Two Sides of the Road

by Kevin Stricke-9 Saturday, Jul. 27, 2002 at 8:53 AM

Israeli embassy on Thurs July 25, a protest was called by LA Jews for a Just Peace and other orgs and individuals sympathetic to the Palestinians. It was in response to the latest Israeli bombings in Gaza. The other side was present across the road.

Los Angeles, CA: The Israeli Consulate, in the
heart of Wilshire Boulevard’s “Miracle Mile” district,
was the sight of a peaceful protest against Israel’s
recent attack on the Gaza Strip. The rush hour
gathering was called by LA Jews for a Just Peace, who
dressed as Israeli border guards.
Spokesman Barry Trachtenberg explained that the
intent was “to highlight the brutality of the Israel,
[such as when] stepping up the offensive is considered
a military success.”
LA Jews for a Just Peace endorse the “right of
return.” Which is the right for Palestinian refugees
to return and swell the Israeli population to the tune
of 3 million Arabs. For this reason, they were not
joined by Arabic organizations, but not American Peace Now, the extension of
Israel’s Peace Now movement.
The issue of “right of return” is crucial to the
question of whether Israel/Palestine is to remain a
Jewish State. It is the right of every Jew to return
to his or her ancestral home which has brought
immigrants to Israel from throughout the Jewish
Trachtenberg said that he, and those for whom he
was the appointed spokesman, were working to create a
“fundamental transformation” of Israel into a country that prioritizes democracy over religious identity.

On the other side of Wilshire Boulevard, under
Israeli and American flags, and signs and banners of
their own, was the other side of the “right of return”
As Jennifer Dekel from Bruins for Israel told me,
“I used to believe in two states, but now I only
believe one is possible.”
By one state she means one Jewish state called
Israel, not two states called Israel and Palestine,
and not one state called Israel/Palestine for Jews and
Muslims, as Trachtenberg as his cohorts are calling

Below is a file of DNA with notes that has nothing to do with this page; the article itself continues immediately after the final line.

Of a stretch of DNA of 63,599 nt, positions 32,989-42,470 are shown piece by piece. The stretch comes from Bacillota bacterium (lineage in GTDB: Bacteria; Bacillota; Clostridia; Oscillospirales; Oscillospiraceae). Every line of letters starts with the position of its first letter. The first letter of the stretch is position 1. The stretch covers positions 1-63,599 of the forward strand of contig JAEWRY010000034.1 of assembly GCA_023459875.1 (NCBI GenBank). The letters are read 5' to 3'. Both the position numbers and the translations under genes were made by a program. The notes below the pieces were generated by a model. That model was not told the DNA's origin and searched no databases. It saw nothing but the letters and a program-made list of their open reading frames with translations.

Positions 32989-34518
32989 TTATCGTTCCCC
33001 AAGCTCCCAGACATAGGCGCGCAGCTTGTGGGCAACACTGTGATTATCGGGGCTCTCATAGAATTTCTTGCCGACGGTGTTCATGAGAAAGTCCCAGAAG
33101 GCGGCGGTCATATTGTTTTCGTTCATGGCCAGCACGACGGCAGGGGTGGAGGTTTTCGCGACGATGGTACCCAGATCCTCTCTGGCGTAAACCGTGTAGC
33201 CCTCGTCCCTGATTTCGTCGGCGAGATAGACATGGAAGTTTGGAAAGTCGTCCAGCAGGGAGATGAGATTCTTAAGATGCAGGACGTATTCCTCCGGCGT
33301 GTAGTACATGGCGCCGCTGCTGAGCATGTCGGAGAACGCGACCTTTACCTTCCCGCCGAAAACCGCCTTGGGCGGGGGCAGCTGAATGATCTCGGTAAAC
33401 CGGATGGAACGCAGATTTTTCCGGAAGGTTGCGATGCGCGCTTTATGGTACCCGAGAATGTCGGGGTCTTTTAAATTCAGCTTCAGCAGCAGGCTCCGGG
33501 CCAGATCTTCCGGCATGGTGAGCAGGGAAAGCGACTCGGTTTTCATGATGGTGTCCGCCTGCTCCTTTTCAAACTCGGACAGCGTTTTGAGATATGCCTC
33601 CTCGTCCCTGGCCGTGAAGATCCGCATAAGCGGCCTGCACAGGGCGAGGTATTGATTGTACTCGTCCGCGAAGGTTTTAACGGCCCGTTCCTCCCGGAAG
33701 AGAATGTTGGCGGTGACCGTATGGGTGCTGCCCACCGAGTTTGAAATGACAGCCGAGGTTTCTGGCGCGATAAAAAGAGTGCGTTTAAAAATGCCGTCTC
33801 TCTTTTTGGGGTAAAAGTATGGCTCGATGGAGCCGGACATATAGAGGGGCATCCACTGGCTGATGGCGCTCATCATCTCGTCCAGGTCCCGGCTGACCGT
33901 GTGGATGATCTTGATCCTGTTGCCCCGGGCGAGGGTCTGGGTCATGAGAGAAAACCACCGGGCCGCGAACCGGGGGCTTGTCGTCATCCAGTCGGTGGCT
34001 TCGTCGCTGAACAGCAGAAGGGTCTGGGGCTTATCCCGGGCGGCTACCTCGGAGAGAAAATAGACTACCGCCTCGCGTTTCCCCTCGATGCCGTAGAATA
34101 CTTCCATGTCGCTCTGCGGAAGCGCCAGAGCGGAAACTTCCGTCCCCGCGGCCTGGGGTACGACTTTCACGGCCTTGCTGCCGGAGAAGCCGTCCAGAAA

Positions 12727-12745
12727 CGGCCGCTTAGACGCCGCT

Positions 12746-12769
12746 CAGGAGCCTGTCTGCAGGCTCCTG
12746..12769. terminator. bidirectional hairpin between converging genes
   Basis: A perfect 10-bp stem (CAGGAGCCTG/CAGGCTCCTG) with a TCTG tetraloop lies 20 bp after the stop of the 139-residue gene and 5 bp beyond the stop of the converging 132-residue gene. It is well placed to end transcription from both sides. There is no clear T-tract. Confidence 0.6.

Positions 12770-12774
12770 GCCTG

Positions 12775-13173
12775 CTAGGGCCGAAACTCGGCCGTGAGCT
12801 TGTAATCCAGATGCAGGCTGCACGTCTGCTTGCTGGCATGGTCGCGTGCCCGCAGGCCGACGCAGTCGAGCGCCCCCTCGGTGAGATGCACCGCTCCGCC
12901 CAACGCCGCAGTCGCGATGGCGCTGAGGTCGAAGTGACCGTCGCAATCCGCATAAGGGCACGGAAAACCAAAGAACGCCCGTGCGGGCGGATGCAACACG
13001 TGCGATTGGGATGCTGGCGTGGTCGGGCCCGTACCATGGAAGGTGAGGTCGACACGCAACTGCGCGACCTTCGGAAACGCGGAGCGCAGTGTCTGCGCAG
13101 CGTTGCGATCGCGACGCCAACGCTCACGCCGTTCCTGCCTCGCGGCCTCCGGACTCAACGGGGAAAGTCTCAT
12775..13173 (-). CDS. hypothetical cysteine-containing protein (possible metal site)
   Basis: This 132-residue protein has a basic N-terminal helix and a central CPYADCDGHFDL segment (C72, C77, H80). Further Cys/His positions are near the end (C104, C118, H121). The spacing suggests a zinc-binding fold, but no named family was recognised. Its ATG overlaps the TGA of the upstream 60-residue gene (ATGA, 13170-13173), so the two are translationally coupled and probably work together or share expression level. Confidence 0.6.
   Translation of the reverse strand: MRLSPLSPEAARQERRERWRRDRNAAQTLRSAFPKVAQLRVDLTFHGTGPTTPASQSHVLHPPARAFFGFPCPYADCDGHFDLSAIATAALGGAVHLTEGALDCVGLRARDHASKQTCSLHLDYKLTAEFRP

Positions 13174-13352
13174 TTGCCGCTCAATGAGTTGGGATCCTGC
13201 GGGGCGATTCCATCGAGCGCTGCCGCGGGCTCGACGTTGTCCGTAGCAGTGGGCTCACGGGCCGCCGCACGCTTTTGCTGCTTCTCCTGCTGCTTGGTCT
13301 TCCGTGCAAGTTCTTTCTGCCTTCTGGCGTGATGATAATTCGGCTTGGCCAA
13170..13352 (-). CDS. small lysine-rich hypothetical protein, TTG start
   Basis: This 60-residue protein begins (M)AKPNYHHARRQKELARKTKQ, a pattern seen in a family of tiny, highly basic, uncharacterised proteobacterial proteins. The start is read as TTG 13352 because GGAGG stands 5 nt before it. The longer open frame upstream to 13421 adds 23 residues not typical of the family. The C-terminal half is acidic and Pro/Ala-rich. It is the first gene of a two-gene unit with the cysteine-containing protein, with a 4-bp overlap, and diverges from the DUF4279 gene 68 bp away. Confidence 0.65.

One state or two states is the question which holds
up every dialogue on this issue, for the simple reason
that neither side has a definitive position. In both
the Israeli and Palestinian camps, a two state system
is seen as concession.
For the Israeli hardliners, creating a sovereign
nation of Palestine, would be to create a neighboring
enemy. For the Palestinian hardliners, accepting
separate nations Israel and Palestine is to legitimize
what they believe was an illegitimate Jewish claim to
the land. Those on either side who support two
states, do so knowing it is a band-aid to a larger
For Shady Hakim, of American Friends Service
Committee, the phrase , “end the occupation”, written on many of the
protesters signs, means a return
to the ‘67 borders and a shared Jerusalem.
“The Palestinian moderates exist,” said Hakim, “and
after the Oslo Treaty people were rebuilding homes and
there was an excitement that the situation would
improve, but now they see the [Oslo] peace process as
in reality a long term cooptation.”

This perception is disputed by those on the other
side of the road. A man who asked only to be
identified as Raymond “if Israel were imperialists,
they would take over the whole Middle East. We just
want this one portion of land, which was given to us
in the Bible.”
According to Raymond, Israel and it’s supporters do
not want to kick out the Muslims, but the attacks
against Israeli civilians leaves them no choice.

Back to the other side of the road and Hakim says “the average Palestinian wants to live in peace,
but it’s hard to ask someone living under a
stranglehold to show unilateral good faith.”
At that moment, Hakim, who had been holding a sign
with a red cross painted on it, was approached by one
of the protesters dressed as an Israeli border guard.
“Come on,” she says in character, “there’s a woman
giving a birth to a baby.”

I return to the Zionist side of the road where I am
informed by everyone I speak to that the Palestinians
don’t want peace.